• by Rogerborg ( 306625 ) on Tuesday November 03, 2009 @11:03AM (#29963512) Homepage

    What's that you say? You have a better version coming next year? Well, thanks for being so honest - we'll put our checkbook back in our pocket rather than giving you money for the obsolescent model now.

    Oh, what? There'll be an another new version soon after that? Well, that's just great! Give us a call back if and when it's ever available - we'll do lunch.

  • Re:Sorry what? (Score:2, Insightful)

    by acklenx ( 646834 ) on Tuesday November 03, 2009 @11:03AM (#29963520) Homepage
    Without the OLPC driving, the industry had no interest in net books. And they still don't have much interest in durable netbooks. And, well, the cost does matter. And since the cost does matter I would question the dual screens on the device (assuming added a second screen makes it more expensive). It doesn't need to look and feel like a book - certainly not for people that haven't ever held a book. And even for those that have - let go of the past.
  • Re:Sorry what? (Score:4, Insightful)

    by c ( 8461 ) <> on Tuesday November 03, 2009 @11:39AM (#29963956)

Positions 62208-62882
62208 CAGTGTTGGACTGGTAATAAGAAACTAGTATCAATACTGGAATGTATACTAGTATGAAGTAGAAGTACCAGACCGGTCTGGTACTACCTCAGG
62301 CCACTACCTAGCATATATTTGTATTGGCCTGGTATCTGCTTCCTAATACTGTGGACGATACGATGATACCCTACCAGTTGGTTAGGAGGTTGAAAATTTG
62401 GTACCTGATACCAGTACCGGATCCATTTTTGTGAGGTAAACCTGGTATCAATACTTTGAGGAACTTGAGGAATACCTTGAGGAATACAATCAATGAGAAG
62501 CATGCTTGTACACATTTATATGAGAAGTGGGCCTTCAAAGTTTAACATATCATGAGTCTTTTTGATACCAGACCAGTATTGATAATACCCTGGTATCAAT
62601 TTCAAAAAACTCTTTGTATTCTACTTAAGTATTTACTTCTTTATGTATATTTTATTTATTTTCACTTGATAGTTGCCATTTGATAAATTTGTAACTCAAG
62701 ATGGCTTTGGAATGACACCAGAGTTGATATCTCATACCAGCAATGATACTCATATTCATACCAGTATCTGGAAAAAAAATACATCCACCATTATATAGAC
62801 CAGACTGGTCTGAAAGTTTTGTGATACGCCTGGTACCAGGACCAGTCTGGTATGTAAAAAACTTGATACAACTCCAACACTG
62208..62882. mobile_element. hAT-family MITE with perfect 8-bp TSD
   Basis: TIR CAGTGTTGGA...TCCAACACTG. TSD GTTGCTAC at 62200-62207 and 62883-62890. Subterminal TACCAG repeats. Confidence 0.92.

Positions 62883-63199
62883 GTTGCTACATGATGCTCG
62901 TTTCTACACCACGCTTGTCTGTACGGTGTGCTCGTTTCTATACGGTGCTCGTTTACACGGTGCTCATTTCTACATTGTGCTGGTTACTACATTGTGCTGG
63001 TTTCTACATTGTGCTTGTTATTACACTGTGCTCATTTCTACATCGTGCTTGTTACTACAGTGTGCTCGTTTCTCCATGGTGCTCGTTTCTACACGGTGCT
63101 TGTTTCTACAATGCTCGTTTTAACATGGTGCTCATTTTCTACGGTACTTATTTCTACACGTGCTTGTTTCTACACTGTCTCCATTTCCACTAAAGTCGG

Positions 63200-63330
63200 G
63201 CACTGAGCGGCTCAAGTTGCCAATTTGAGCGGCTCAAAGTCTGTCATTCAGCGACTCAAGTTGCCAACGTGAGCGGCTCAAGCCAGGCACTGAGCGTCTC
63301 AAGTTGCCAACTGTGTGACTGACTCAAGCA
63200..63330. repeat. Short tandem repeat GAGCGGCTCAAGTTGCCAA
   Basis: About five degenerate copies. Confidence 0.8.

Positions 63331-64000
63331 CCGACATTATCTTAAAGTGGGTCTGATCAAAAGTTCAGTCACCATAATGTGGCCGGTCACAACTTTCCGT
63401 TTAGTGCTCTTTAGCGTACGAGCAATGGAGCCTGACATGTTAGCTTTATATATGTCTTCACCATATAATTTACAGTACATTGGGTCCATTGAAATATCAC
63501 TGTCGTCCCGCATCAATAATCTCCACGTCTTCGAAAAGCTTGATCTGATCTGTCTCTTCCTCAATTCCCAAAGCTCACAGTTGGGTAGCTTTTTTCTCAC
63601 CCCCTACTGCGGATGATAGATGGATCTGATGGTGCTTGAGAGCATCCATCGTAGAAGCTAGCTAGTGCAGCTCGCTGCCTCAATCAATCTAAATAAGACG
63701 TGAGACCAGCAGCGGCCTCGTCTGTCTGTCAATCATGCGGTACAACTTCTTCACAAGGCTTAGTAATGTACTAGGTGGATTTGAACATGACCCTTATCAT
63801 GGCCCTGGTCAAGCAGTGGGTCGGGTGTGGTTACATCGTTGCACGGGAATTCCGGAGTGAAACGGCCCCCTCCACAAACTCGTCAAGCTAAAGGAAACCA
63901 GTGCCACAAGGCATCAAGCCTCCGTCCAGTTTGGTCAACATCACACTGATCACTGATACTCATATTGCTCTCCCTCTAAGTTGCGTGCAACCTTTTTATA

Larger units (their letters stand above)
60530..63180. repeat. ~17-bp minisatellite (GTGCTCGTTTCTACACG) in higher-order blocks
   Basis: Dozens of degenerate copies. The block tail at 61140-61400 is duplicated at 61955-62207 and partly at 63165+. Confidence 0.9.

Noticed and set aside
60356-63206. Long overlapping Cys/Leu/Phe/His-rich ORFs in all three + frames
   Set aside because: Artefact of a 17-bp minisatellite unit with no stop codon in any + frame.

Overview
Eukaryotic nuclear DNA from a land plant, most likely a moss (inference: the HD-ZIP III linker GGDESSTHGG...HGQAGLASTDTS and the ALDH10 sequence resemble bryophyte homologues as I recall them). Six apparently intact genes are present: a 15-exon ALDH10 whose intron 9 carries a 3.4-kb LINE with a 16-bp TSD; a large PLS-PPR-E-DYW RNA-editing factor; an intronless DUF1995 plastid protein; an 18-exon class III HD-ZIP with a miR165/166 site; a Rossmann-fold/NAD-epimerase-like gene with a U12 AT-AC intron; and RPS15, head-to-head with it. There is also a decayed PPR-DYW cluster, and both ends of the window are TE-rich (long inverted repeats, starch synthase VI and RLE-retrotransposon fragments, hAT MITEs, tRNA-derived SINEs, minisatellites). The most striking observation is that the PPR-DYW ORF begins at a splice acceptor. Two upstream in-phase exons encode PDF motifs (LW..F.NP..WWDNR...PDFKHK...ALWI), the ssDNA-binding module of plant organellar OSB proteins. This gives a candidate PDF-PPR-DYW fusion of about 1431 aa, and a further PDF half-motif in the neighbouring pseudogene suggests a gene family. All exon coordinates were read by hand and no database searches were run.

> I suggest we form a non-profit company called "one trip to Mars for every child"
    > and announce we're going to be designing a spacecraft to take poor children on trips
    > to Mars. I predict Boeing and Lockheed will have competing Martian colonies with
    > twice-daily commuter service within a year.

    As a counter-example, I'd point out that your scheme hasn't been a huge success for the plethora of "three square meals a day, clean water and some clothing for every child" non-profits. It could just be they need a snappier name...


  • Re:Priorities (Score:4, Insightful)

    by Dragonslicer ( 991472 ) on Tuesday November 03, 2009 @01:43PM (#29965730)

    I just can't help thinking that sorting out such basic problems as hunger and poverty...

    The only real solution to these problems is education. Everything else is just a temporary fix.

  • Re:Priorities (Score:3, Insightful)

    by pwfffff ( 1517213 ) on Tuesday November 03, 2009 @03:41PM (#29967070)

    "I just can't help thinking that sorting out such basic problems as hunger and poverty should be slightly higher on the list than whether they can play Facebook and post on Twitter."

    Shouldn't it also be more important than you posting on /. then? How many orphans have YOU fed today?

  • by Animats ( 122034 ) on Tuesday November 03, 2009 @10:31PM (#29972662) Homepage

    The trouble with the OLPC is that it's mostly a vehicle so that Negroponte can hang out with heads of state and such. Actually shipping product is secondary. It's all about national-level deals. Remember when OLPC had a "buy 2, get 1, give 1" program, and they botched basic order fulfillment?

    Those things should be in bubble-packs alongside the graphing calculators, with the price down to the original $99 by now. They don't need a fancier model. They need a cheaper model. They're being run over by the netbook industry. Netbooks are down to $100 if you buy in bulk from China. Look on Alibaba.

Were there fewer fools, knaves would starve. - Anonymous